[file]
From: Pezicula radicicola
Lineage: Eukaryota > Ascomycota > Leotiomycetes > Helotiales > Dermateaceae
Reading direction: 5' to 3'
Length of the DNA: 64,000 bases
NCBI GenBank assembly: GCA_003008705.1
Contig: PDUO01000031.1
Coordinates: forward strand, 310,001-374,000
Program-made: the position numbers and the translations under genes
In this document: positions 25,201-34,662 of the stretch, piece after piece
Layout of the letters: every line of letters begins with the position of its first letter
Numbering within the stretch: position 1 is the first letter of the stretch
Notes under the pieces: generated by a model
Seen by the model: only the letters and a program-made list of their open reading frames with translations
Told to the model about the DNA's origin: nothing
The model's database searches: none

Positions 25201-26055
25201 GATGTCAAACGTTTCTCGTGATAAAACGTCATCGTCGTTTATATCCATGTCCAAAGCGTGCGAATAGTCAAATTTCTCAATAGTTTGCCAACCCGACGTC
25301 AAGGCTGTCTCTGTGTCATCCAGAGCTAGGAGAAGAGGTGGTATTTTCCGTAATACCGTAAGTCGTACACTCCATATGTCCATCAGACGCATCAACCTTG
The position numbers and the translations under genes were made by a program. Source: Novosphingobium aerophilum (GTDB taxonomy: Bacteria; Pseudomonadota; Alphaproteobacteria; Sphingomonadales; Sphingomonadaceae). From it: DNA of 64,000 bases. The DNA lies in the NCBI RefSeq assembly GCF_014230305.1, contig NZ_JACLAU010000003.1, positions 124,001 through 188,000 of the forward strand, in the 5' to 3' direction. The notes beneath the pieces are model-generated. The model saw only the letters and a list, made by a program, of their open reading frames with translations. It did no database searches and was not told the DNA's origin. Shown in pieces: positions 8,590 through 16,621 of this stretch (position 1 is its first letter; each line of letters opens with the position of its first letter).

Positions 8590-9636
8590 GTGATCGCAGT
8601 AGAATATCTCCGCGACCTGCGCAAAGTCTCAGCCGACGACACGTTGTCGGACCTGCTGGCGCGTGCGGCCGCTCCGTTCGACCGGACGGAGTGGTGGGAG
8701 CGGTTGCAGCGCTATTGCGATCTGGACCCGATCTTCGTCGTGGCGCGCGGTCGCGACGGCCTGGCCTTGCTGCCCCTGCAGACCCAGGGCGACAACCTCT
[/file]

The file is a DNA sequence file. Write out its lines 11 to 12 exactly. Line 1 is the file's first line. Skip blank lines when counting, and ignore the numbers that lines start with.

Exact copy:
Numbering within the stretch: position 1 is the first letter of the stretch
Notes under the pieces: generated by a model